Something which travel-blog/travel influencer workshops often address is the importance of knowing your niche and how it needs to be as defined as possible. Whilst I see the benefits of a clear vision, this can cause frustration for accounts who are newly starting out. Very few people master something on their first try. Without a super-concrete niche, I’m still a travel writer who documents trips on Instagram and has a separate account for travel resources, but doesn’t have long captions on photos telling you ‘5 places you need to see in X’ or ‘Why you need to visit Y’. Instead, I’ll tell the story behind the photo or give you a spontaneous caption with no real value other than a genuine giggle. This, according to many travel influencers, is a sin. I, however, disagree, as the reason connections are made is because personality shines through. Whether I post photos from solo-travelling the world all dressed up (my unofficial niche) or document all the food I’ve had, I’ve always kept it real and added my own personality. I don’t travel to locations for ‘IG-worthy photos’. Instead, I’ll take travel photos if I’m going somewhere, regardless of whether it’s picturesque or not. Way more relatable, right? My account actually started as a personal IG, which naturally transitioned into a page reflective of this blog. Since then, I’ve followed both non-travel related and travel related accounts. I have no secret formula for keeping both parties happy, but travel pics with non-travel captions work for me. So while I don’t always stick to one niche, I’m very much aware of what my audience reacts best to. Over time, readers/viewers will connect to a personality or story, which helps you or your brand if you decide to switch things up. Never underestimate the power of storytelling. No niche required.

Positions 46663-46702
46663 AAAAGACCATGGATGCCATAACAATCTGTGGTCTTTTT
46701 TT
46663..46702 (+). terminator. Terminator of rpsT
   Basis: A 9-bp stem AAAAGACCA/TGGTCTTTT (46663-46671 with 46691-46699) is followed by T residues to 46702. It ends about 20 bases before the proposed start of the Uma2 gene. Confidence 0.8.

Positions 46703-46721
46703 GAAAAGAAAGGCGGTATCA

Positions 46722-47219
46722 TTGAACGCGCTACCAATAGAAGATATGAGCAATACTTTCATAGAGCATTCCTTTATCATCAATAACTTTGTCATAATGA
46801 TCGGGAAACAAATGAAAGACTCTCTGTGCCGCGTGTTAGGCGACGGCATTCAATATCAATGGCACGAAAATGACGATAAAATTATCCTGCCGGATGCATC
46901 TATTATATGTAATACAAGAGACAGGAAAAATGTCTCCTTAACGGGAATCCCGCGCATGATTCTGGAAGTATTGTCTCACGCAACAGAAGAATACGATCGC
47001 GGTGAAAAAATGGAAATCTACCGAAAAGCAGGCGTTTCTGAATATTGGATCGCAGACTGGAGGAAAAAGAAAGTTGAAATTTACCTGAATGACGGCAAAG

I’ve Rejected Nomad Life.
For a significant period of time I’ve participated in nomad life, taking up freelancing roles to support myself full-time. Nomad life was attractive for creating my own schedule in new locations but I began to find it more challenging than portrayed. Calculating rates in different countries, finding accommodation every few weeks and dealing with unreliable clients was stressful, not to mention the fact I was missing physical communication. Even though I adore platforms like ‘Upwork’ and using LinkedIn with the ‘remote work’ toggle when looking for a temporary virtual role, I quickly realised working whilst travelling wasn’t what I enjoyed doing. Sure, I got to see more of the world but it meant the line between my hobby and my career were blurred.